The new e-mail viruses make it more and more likely that you and your computer will run into one if you haven't already. Take some steps now to prevent problems.
First some clarification. A computer virus is a group of computer instructions (code) hidden maliciously in a program. This code tells the computer to make copies of the code and hide it in other programs each time you run the program, much like a human cold virus tricks a body cell into making more viruses which then infect other cells. Just like your body with a cold, the computer slows down when it is spending an increasing amount of time copying the virus rather than running your program. Often the code also shows a message or erases file; inadvertent printing problems are common too. Computer worms are complete programs which replicate and distribute themselves. Trojan horses are programs which seem to do one thing and actually do another: a famous one showed porno pictures while erasing your hard drive. Only the hard core computer folk break things down like this. Most people group all the above types under the term virus and use it to mean a computer problem, intentionally coded by someone, that it can be passed on to another computer. I'm going to use it in this general sense from here on.
Of course, humans can not catch or transmit a computer virus. It used to be that data files, such as word processing or spreadsheet documents, could not infect your computer with a virus. Only programs or format-infected floppies used to be able to transmit a virus but with the increasing sophistication of software, Microsoft Office in particular, this isn't true anymore.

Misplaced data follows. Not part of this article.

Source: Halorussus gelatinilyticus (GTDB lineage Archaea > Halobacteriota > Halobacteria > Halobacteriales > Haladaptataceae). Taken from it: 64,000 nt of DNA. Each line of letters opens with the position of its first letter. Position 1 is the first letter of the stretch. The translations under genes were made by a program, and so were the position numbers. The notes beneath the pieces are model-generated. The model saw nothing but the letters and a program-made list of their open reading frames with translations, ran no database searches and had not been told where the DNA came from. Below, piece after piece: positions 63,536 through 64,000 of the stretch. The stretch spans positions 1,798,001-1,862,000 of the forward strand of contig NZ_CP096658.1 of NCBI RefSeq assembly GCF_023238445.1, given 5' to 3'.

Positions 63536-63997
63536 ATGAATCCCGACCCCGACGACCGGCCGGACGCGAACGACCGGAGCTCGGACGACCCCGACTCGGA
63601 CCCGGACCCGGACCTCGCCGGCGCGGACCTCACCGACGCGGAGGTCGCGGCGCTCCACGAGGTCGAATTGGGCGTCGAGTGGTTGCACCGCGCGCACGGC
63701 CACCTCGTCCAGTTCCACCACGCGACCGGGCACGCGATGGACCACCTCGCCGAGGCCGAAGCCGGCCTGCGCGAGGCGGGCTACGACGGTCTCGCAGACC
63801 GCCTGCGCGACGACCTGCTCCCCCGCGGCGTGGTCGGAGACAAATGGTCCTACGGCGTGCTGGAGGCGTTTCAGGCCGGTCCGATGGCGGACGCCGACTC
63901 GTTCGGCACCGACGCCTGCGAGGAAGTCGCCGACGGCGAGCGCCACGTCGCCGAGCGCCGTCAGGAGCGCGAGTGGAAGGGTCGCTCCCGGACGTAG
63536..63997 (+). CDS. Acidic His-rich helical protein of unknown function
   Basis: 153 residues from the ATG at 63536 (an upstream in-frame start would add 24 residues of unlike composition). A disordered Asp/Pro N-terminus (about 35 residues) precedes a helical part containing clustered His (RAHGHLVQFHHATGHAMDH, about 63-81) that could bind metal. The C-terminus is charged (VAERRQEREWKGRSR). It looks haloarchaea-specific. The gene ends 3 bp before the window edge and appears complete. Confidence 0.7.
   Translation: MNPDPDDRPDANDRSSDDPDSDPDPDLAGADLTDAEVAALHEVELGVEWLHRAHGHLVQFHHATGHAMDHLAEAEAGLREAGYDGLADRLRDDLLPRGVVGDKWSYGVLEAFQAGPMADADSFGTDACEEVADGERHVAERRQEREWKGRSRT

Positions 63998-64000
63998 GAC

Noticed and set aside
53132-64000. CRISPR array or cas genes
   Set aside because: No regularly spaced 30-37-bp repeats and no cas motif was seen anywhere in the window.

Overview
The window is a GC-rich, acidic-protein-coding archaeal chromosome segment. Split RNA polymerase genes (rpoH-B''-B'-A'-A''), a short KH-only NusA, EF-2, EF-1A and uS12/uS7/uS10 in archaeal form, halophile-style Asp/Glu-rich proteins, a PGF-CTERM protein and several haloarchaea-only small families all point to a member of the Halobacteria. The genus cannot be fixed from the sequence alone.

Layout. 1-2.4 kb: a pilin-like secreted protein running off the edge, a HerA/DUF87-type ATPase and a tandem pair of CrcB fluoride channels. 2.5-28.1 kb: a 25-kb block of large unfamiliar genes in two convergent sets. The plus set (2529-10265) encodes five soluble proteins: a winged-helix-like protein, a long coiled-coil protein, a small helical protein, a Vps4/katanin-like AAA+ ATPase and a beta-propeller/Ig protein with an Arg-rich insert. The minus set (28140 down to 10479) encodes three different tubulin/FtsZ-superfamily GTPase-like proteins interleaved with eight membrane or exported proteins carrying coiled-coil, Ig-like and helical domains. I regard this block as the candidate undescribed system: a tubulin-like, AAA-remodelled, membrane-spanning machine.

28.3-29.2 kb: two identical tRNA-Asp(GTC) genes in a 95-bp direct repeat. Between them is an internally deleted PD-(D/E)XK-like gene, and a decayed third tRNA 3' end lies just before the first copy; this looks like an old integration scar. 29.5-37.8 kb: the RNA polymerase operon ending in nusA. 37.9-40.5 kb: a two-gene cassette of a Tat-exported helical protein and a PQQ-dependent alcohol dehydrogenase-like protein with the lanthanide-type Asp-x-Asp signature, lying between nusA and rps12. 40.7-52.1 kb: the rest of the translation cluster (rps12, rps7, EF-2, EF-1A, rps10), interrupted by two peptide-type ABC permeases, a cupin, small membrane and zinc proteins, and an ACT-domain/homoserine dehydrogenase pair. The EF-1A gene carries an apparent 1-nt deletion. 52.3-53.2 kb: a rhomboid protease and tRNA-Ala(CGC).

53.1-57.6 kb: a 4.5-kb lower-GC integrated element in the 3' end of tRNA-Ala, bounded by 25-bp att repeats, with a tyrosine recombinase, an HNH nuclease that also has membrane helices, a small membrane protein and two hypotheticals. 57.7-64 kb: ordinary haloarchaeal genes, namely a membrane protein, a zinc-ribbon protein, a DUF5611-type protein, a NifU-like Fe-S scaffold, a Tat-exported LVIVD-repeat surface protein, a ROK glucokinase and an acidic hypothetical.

The best solution is to get virus protection software, use it automatically and update it frequently. All the major players have free trial packages on their web sites. Norton Antivirus (www.norton.com: Mac $70, Windows $60), Dr. Soloman's Virex (www.mcafee.com: Mac $70, Windows $60 ), McAfee VirusScan (www.mcafee.com: Windows $50), F-PROT (www.datafellows.com: Windows $99, includes other stuff) and Trends PC-cillin (www.antivirus.com: Windows $40) are all good packages and take turns out performing each other in the ratings. Norton has cheaper prices on their web site for downloaded vs. packaged copies. You may find the others doing this also.
When you install any of these packages, they only know about the viruses around when the software was packaged. Since the virus writers (usually teenage boys looking for peer recognition, the same mentality as graffiti writers but with more expensive toys) are constantly coming up with new things, you must update the "virus definitions" the software uses frequently. You can do this easily if you have a modem and an internet connection. Since on-line is also where most new viruses are propagating, it is only fitting. If you are not on-line you probably don't have as much exposure to new viruses (unless your kids are bringing home floppies from school) but you must wait for disks to arrive from the software manufacturer and there is usually a charge. Maybe you can get a friend to download the update from the web site for you. You get updates for free for a year. After that you need to consider the cost of updating your virus definitions: some are free, Norton charges $4/year and McAfee seems to be charging $30/year (this may be my misreading of their web site).
When you hear about new viruses you can check the following web sites for information and usually fixes. www.symantec.com/avcenter, vil.mcafee.com, www.datafellows.com, www.antivirus.com/vinfo, www.norton.com
Even with virus protection software installed, your protection is only as good as your last update. You can further decrease your chance of problems by being careful in what you allow onto your computer.
Give us a call at 206-523-0872 if you have further questions.
copyright 1999 Karen Seymour
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